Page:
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Coronavirus forces us to confront the reality of environmental racism

Iván Espinoza-Madrigal and Lauren Sampson

There may be no greater example of the enormous gulf dividing America, separating the haves from the have-nots, then the trend of rich and powerful people calling COVID-19 an “equalizer.” From Madonna to Governor Andrew Cuomo, people of privilege have taken to social and mass media to emphasize the shared experience of the virus. Anyone can get sick. Everyone is locked up. We’re all in this together.

Except, that is not and has never been true. Coronavirus may not discriminate. But America certainly does.

Public health researchers have long warned that an individual’s zip code is a better predictor of their health than their own genetic code. Your zip code determines your relationship to a multitude of social determinants of health, ranging from access to green spaces and reliable transportation, availability of healthcare services and healthy foods, and proximity to industrial waste and pollution. The unequal distribution of these resources can influence the health of entire communities. For example, exposure to air pollution is associated with higher levels of cardiovascular and respiratory disease, while living in an older residential building in crowded and unsanitary conditions may lead to increased levels of lead in the blood, as well as asthma.

Because of the lingering effects of redlining and other racist federal housing policies, which presaged today’s continuing racial wealth gap, many American zip codes — particularly in urban regions — remain racially segregated. To take the example of St. Louis, Missouri, a single road divides a “poor, predominantly African-American neighborhood” from a “more affluent, largely white neighborhood.” Whether you live to the north or south of the line predicts the likelihood that you attained a bachelor’s degree, or the likelihood you have heart disease or cancer.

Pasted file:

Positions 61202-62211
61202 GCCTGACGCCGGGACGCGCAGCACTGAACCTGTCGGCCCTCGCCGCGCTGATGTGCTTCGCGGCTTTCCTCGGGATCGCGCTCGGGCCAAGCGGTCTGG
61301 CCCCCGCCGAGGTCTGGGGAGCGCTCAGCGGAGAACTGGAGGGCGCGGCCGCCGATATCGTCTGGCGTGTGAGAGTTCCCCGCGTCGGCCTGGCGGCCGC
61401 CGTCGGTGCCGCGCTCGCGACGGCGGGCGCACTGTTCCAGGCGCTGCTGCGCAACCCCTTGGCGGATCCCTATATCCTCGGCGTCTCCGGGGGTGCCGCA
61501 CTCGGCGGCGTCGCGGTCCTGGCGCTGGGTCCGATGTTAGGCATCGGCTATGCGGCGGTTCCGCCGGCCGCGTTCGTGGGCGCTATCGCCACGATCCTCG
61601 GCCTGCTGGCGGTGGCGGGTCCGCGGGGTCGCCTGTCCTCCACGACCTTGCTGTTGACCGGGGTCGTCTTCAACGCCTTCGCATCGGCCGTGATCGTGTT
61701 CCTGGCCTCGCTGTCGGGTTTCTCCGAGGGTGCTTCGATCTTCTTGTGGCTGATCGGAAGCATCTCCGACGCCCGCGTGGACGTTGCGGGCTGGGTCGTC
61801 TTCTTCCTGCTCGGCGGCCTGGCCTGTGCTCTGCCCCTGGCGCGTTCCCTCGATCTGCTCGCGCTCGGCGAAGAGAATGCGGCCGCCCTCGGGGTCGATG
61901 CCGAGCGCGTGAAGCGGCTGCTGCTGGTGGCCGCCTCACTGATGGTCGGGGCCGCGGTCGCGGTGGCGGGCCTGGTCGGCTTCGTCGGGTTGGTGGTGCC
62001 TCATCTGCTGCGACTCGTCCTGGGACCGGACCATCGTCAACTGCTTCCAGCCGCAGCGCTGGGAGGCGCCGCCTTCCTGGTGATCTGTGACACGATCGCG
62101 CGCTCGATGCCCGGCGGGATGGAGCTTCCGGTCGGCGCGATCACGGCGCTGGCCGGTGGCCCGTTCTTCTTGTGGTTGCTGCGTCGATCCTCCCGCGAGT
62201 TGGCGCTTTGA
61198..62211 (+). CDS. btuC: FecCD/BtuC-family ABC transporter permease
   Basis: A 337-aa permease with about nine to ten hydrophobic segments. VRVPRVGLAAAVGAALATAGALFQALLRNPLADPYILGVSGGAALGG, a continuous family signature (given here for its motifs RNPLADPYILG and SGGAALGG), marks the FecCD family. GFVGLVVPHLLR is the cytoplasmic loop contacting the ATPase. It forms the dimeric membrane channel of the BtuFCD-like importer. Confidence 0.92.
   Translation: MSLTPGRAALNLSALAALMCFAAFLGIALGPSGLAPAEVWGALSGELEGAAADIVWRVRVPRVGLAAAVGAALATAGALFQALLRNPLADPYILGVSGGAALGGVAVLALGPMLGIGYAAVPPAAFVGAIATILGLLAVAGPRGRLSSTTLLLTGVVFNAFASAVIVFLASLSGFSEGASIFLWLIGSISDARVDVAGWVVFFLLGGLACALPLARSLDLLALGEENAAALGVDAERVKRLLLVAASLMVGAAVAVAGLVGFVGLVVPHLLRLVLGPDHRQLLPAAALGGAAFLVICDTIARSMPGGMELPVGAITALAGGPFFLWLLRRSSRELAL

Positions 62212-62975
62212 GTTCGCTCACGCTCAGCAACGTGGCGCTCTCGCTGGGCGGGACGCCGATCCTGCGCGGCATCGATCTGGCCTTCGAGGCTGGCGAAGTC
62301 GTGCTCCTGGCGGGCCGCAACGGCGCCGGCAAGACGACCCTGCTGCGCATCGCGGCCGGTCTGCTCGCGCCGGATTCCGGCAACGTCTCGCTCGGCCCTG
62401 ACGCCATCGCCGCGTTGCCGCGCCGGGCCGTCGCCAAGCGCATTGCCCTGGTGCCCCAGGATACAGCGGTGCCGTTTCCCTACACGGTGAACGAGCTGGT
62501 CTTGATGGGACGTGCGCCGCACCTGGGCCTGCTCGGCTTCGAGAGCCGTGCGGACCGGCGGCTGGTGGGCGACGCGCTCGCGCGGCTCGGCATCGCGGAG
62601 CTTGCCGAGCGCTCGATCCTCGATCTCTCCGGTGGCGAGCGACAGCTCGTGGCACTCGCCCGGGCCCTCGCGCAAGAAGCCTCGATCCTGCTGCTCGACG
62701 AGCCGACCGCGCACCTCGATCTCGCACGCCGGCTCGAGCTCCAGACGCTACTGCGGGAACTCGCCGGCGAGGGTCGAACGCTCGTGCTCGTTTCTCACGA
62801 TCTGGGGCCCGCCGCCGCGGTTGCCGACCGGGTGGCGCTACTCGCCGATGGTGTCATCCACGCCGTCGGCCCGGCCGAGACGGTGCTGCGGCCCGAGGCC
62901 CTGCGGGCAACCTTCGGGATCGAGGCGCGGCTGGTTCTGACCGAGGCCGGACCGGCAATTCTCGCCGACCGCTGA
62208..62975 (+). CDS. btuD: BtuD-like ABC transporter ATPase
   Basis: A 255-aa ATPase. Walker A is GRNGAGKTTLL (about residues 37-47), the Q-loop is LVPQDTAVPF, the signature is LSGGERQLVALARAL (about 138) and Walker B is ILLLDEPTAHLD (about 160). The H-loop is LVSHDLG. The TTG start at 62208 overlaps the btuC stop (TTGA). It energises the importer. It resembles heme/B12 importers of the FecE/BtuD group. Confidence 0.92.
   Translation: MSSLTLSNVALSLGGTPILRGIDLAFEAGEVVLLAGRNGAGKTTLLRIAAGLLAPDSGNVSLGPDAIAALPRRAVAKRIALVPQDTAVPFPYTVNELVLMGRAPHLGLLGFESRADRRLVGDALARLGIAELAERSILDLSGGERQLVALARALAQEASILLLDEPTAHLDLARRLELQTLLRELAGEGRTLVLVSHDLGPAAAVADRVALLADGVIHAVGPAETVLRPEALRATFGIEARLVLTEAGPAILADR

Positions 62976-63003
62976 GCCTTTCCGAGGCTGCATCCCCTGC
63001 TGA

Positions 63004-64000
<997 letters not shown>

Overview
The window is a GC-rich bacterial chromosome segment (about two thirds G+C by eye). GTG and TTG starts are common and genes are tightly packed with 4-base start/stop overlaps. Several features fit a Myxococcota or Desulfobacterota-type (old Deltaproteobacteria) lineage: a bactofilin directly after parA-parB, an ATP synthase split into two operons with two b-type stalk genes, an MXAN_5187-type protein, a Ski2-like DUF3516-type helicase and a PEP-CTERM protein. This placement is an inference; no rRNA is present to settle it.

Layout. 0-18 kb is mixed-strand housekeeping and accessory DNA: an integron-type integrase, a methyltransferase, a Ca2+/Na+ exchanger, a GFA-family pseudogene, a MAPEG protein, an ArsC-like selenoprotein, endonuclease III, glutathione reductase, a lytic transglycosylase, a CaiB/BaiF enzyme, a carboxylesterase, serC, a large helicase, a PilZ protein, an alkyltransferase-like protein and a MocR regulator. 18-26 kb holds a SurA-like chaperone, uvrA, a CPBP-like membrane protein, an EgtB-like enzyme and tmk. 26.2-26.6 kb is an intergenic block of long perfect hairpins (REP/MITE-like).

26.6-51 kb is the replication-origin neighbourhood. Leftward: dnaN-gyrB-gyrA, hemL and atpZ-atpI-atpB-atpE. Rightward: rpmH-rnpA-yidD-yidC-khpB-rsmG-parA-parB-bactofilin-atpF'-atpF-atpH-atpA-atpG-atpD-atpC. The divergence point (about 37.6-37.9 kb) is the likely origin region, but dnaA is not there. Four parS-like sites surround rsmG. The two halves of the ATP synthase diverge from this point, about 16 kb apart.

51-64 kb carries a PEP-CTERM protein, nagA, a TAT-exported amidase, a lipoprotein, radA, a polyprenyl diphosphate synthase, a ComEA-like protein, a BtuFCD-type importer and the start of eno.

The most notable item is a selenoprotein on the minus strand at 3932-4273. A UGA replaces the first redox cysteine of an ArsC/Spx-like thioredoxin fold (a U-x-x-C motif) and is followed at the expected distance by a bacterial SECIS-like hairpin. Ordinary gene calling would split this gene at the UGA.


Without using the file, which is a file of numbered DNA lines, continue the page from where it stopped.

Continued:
In zip codes home to predominantly black and Latinx populations, researchers have noted a distinct lack of so-called auxiliary health care practitioners, ranging from mental health specialists to dentists, which harms the ability of those communities to receive quality health care and manage chronic conditions. Unsurprisingly then, across the United States, rates of asthma, obesity, diabetes, and other cardiovascular risk factors are much higher among black and Latinx individuals than in whites.

Right here in Massachusetts, the Boston-Cambridge-Newton area was ranked, by one measure, as the seventh most segregated metropolitan area in the country, with over 40% of the population living in segregated areas. In the low-income communities of color bordering Logan Airport, including Chelsea, Revere, and East Boston, aircraft emissions contaminate homes and schools with a “harmful air pollution” that can lead to heart attacks and strokes.

All of these cities, along with Lowell, Brockton and Lawrence, are also “food deserts,” areas with limited access to the healthy food that can help regulate weight, diabetes, stroke, and heart disease. Higher percentages of cold-related illness, overcrowding and secondhand tobacco smoke exposure are reported in the South End, Roxbury, Dorchester, East Boston and South Boston.

Unsurprisingly then, the racial health gaps in our region are stark. Black and Latinx Boston residents bear a disproportionate burden of morbidity and mortality from ailments associated with socially determined circumstances, suffering from higher rates of asthma emergency department visits, obesity, hypertension, diabetes hospitalizations and tuberculosis than their white counterparts.

Is it any wonder then, that communities of color were so vulnerable to COVID-19, which is most fatal in individuals with asthma, heart conditions, obesity, and diabetes — the very illnesses shaped by our segregated environments? Is it sheer coincidence that the airborne particles polluting communities of color may also be assisting the spread of COVID-19? Is it truly surprising that, from Chelsea to Chicago, people of color across the United States are falling ill and dying from coronavirus at disproportionate rates?

When the pandemic subsides, we cannot simply resume life as normal. Instead, we must confront a single, simple truth: Far from being an equalizer, the virus has exposed the vast environmental inequality of American life.

Iván Espinoza-Madrigal is executive director and Lauren Sampson is a staff attorney at Lawyers for Civil Rights.